Charlottesville Mount Rushmore chefs join forces for a meal to remember

At a sold-out event for $250 a head, five of Charlottesville’s elite chefs—including Angelo Vangelopoulos (left), Tim Burgess (middle), Vincent Derquenne (right) —collaborated to present a once-in-a-lifetime meal to benefit the Blue Ridge Area Food Bank.  Photo: Jon Golden At a sold-out event for $250 a head, five of Charlottesville’s elite chefs—including Angelo Vangelopoulos (left), Tim Burgess (middle), Vincent Derquenne (right) —collaborated to present a once-in-a-lifetime meal to benefit the Blue Ridge Area Food Bank. Photo: Jon Golden

“I’ll never forget it,” said Ivy Inn chef Angelo Vangelopoulos after a once-in-a-lifetime dinner last week at The Space Downtown. On the birthday of Mount Rushmore’s Thomas Jefferson, Vangelopoulos was joined by four other chefs named last year to Charlottesville’s own Mount Rushmore of Chefs in our annual C-VILLE food issue. These chefs had done it all—well, perhaps not quite all. They had never all cooked together.

It was for a good cause to boot: Every penny of ticket sales—$250 a head—went to the Blue Ridge Area Food Bank. The chefs volunteered their time, their restaurants donated ingredients, and local purveyors and vineyards contributed food and wine. My law firm, McGuireWoods, covered any residual costs. The sold-out crowd of 100 guests included friends and family of the chefs, food industry folks, business leaders, county officials, and University faculty, whose ticket purchases raised enough money to provide 100,000 meals to the area’s hungry.

The evening began with a reception of canapés, cheese from Everona Dairy and Caromont Farm, and charcuterie prepared just for the occasion by the chefs and The Rock Barn. Trump Winery Blanc de Blanc and Champion Missile IPA washed it all down.

Then guests sat down for a meal of five courses, one by each Mount Rushmore chef. First up was Tim Burgess, who, with Vincent Derquenne, founded the pioneering restaurant Metropolitain in 1992. Though it closed in 2004, some might say it had a greater influence on the way we eat in Charlottesville today than any other restaurant. Burgess now runs Bizou, Bang!, and The Space with Derquenne, but his dish would not have been out of place at Metropolitain: a deep green spring kale soup with cauliflower, potato, and oyster mushrooms. Early Mountain Vineyards’ bright, grassy rosé paired perfectly with the earthy soup.

Next was Melissa Close-Hart, who, as chef of Barboursville Vineyards’ Palladio Restaurant since 2000, has earned more national acclaim than any other area chef. Known for her fresh pasta, Close-Hart’s dish won raves: a ravioli of crab and house made mascarpone with gulf shrimp, white wine, preserved lemon, and clams from Rappahannock River Oyster Co. Barboursville Vineyards’ own Viognier was a natural pairing.

Batting third was Vangelopoulos, who had already wowed guests during the reception with miniature versions of his signature gyros. After nearly 20 years running the Ivy Inn with his wife Farrell, Vangelopoulos recently received a long-deserved James Beard Award nod as semi-finalist for best chef in the Mid-Atlantic. For the Mount Rushmore dinner, Vangelopoulos served Rag Mountain trout stuffed with crawfish atop a crispy grits cake with bacon butter sauce. He chose Blenheim Vineyard’s elegant Painted White to go with it.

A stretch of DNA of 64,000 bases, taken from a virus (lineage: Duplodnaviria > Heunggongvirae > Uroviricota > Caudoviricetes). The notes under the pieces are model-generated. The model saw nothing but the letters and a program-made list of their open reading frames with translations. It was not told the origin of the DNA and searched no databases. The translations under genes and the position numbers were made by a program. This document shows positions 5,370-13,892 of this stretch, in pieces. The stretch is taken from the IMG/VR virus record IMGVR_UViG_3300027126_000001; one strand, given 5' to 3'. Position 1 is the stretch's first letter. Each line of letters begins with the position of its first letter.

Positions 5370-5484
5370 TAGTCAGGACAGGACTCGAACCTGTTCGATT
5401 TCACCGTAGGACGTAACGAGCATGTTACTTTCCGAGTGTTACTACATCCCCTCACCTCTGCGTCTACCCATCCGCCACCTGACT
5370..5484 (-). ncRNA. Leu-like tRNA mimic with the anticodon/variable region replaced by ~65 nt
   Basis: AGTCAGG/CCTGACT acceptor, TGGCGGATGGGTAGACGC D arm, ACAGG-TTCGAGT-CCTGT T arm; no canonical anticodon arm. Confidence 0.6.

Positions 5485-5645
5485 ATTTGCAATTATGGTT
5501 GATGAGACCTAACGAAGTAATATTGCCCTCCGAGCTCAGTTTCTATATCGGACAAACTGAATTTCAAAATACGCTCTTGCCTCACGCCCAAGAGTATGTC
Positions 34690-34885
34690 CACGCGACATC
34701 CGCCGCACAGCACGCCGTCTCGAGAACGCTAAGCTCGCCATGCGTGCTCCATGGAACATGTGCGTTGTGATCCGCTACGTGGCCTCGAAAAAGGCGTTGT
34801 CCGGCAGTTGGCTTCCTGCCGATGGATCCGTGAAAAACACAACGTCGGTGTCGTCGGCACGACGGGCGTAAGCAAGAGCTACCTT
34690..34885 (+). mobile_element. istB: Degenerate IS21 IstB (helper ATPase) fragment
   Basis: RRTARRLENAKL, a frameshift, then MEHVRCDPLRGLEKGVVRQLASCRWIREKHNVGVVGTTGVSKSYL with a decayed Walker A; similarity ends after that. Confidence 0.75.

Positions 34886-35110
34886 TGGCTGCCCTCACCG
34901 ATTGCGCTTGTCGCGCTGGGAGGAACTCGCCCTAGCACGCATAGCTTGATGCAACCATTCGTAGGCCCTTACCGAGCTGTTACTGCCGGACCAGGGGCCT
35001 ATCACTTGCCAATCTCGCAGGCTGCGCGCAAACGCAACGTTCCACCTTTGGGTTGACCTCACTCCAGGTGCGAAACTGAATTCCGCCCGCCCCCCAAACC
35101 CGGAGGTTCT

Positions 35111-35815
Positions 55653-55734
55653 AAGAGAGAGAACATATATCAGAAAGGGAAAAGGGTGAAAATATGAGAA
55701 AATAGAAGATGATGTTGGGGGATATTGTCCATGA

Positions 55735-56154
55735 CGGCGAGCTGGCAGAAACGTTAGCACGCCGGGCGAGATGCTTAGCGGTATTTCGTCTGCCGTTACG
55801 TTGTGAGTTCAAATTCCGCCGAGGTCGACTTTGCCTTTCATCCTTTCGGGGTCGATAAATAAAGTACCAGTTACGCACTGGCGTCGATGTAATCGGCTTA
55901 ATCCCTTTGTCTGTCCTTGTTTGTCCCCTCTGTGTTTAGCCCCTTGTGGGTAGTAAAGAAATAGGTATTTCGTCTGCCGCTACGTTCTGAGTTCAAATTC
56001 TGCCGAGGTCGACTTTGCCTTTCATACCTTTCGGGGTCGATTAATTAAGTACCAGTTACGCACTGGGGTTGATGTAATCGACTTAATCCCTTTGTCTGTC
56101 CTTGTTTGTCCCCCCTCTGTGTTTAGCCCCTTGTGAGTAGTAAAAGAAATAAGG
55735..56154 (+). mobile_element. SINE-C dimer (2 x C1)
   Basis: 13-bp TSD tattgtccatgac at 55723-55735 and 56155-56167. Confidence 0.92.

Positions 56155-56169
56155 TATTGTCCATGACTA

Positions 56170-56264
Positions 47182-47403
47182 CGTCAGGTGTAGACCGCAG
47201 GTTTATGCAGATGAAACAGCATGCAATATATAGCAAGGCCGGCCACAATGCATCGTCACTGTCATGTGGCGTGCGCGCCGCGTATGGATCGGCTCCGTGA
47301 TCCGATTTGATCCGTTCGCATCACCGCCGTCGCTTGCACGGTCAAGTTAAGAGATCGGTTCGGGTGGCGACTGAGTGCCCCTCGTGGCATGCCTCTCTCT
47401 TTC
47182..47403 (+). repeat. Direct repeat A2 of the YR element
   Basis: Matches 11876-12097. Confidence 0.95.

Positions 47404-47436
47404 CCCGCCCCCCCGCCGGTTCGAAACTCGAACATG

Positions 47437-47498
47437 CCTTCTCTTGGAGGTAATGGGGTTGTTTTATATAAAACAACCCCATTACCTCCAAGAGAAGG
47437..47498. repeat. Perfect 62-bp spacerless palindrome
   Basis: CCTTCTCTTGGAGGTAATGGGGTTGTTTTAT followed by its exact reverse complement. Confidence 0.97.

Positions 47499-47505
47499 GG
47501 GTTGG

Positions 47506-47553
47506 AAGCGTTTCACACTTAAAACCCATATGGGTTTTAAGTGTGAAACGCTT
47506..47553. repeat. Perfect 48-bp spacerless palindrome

Fourth in line was Craig Hartman, the chef who created the restaurant at Clifton Inn in 1992 and also ran the kitchen of Fossett’s restaurant at the Keswick Inn before opening The Barbeque Exchange in 2010. Hartman’s “duck three ways,” he said, was intended to capture both the spring season and his history of cooking. Duck legs, cured like ham and smoked over green hickory, rested on a plate under medium-rare pan-roasted duck breasts, with black-eyed pea cassoulet made from duck skin and leg trim. For a sauce, a demi-glace of puréed duck liver created a “fondue of foie gras,” as Hartman described it. He poured Pollak Vineyards’ 2010 Meritage, which last year won the Monticello Gold Cup as the best wine in all of Virginia.

Finally, Derquenne, tasked with dessert, presented a trio of African chocolate: White chocolate panna cotta with mango sauce; a French choux pastry called a religieuse with craquelin, filled with Madagascar chocolate cream and topped with Guerande salted caramel and a São Tomé chocolate macaroon; and an opera (a French cake), with salty caramel buttercream and Tanzanian chocolate. After describing his dish, Derquenne led the crowd in chants of “Vin-cent! Vin-cent!”

To accompany dessert, first there was a local quinquina-style wine made by Ben Jordan called War and Rust, which seems destined for cult status.  Next, Shenandoah Joe’s Dave Fafara matched an African coffee with the African chocolate, Yirgacheffe Kochere, from Ethiopia.

After dinner, it was hard to tell who enjoyed the evening more, the guests or the chefs. “What an incredible evening!” said Michael McKee, CEO of the food bank. “It felt like a cross between opening night and an intimate dinner party.”

“It was an honor and very humbling to be part of such a talented crew,” Vangelopoulos told his Mount Rushmore peers. “Each of you has influenced and inspired me over the years, and what a great feeling when it all comes full circle.”

I’m with him. I’ll never forget it.

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